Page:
civilians at the start of the fighting. The Marines imposed a 0700 to 1800 curfew and banned all
public gathering, but it was difficult to enforce. Civilians remained in Fallujah, some observing the
fighting, others hiding in their homes (after the first few days most hid). In some cases, RPG gunners
fired from within crowds that gathered to watch the fighting as a show, standing in the street laughing
and pointing.

(U) Suicide Bombers

(U) Marines in Fallujah recovered a variety of exploding vests and belts, some packed with a blend of
explosives and lead fishing weights. Unit reporting does not indicate any suicide bombers were
actually employed in combat, however.

(U) Information Operations

(S//REL TO USA, MCFI) Insurgents demonstrated a keen understanding of the value of information
operations. IO was one of the insurgents' most effective levers to raise political pressure for a
cease-fire. They fed disinformation to television networks, posted propaganda on the Internet to
recruit volunteers and solicit financial donations, and spread rumors through the street. Sympathetic
imams calling for jihad in their mosque sermons also helped to win support for the insurgency.
(U) Insurgents used IO for both persuasion (e.g., distributing fliers and videos extolling the bravery of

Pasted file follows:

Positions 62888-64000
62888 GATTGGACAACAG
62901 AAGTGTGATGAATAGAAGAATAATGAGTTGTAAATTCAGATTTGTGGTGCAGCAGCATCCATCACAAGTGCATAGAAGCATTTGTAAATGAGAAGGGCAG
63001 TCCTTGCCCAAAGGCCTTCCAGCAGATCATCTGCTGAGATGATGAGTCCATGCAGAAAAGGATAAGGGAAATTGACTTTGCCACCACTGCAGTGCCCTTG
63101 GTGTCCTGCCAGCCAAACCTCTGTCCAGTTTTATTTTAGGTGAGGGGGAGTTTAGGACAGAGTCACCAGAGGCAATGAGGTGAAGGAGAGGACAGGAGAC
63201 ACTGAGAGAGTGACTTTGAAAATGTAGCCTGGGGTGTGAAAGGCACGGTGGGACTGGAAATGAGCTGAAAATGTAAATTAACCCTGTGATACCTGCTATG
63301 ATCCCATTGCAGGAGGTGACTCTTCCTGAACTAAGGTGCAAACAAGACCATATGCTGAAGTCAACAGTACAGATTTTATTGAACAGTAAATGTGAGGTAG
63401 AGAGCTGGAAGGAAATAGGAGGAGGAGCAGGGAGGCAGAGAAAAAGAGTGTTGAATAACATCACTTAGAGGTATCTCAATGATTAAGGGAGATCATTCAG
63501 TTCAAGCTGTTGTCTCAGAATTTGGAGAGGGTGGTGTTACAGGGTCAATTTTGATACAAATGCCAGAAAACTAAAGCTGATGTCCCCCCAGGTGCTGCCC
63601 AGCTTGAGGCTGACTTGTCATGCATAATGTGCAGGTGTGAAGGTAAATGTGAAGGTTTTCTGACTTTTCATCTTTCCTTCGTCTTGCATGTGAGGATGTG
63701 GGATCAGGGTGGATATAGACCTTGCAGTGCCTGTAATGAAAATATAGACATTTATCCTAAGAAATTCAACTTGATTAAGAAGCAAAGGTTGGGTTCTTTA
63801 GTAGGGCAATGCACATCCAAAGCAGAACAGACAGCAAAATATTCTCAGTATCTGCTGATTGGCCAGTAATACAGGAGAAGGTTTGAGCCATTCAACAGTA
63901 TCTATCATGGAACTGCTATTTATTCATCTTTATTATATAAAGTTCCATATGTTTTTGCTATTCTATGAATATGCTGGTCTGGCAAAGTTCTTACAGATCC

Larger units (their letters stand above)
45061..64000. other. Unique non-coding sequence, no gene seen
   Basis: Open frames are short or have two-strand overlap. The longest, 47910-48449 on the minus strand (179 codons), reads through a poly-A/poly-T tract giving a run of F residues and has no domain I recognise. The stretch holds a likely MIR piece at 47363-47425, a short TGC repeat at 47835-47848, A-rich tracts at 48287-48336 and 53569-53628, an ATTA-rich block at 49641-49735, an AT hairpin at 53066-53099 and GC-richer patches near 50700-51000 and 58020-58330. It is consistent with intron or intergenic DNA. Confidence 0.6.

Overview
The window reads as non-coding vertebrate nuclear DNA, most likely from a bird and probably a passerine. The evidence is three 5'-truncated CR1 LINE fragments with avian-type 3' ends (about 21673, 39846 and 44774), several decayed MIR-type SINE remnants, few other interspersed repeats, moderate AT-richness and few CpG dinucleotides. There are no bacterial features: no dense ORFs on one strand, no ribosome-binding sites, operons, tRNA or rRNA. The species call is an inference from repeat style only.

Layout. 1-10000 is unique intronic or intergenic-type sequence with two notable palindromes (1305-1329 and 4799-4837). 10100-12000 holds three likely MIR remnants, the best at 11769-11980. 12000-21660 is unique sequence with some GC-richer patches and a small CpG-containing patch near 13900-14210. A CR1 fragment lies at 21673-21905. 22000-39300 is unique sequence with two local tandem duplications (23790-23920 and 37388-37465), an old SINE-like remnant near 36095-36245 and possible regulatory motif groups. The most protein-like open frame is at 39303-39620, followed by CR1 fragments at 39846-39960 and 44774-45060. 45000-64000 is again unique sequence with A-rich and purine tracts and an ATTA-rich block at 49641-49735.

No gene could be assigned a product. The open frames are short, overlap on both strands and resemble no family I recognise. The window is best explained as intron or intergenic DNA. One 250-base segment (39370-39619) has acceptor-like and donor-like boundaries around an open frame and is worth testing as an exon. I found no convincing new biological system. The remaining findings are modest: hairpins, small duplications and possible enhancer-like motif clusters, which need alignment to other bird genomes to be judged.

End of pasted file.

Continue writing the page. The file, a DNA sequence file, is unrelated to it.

suicide bombers) and coercion (e.g., distributing videos of collaborators being beaten or executed).
See (U) Iraq: Employment of Information Technology (IT) by Insurgent Groups and Terrorists for
more information on how information technology helps insurgents gain control of the local population.
(S//REL TO USA, AUS, CAN, GBR) Enemy IO messages were designed to touch the most sensitive
Muslim social hot buttons. For example, one rumor was that Coalition soldiers were not only infidels
who targeted and killed innocent Iraqis, but also they deliberately imprisoned Iraqi women in order to
rape and impregnate them. The most common IO theme was Jihad against the occupier.
(U) Arab satellite news channels were crucial to building political pressure to halt military operations.
For example, CPA documented 34 stories on Al Jazeera that misreported or distorted battlefield
events between 6 and 13 April. Between 14 and 20 April, Al Jazeera used the "excessive force"
theme 11 times and allowed various anti-Coalition factions to claim that U.S. forces were using
cluster bombs against urban areas and kidnapping and torturing Iraqi children. Six negative reports
by al-Arabiyah focused almost exclusively on the excessive force theme. Overall, the qualitative
content of negative reports increasingly was shrill in tone, and both TV stations appeared willing to
take even the most baseless claims as fact.
(U) During the first week of April, insurgents invited a reporter from Al Jazeera, Ahmed Mansour, and
his film crew into Fallujah where they filmed scenes of dead babies from the hospital, presumably
killed by Coalition air strikes. Comparisons were made to the Palestinian Intifada. Children were
shown bespattered with blood; mothers were shown screaming and mourning day after day. Follow
this link to see an example of the emotional images highlighted by Al Jazeera.
(U) The absence of Western media in Fallujah allowed the insurgents greater control of information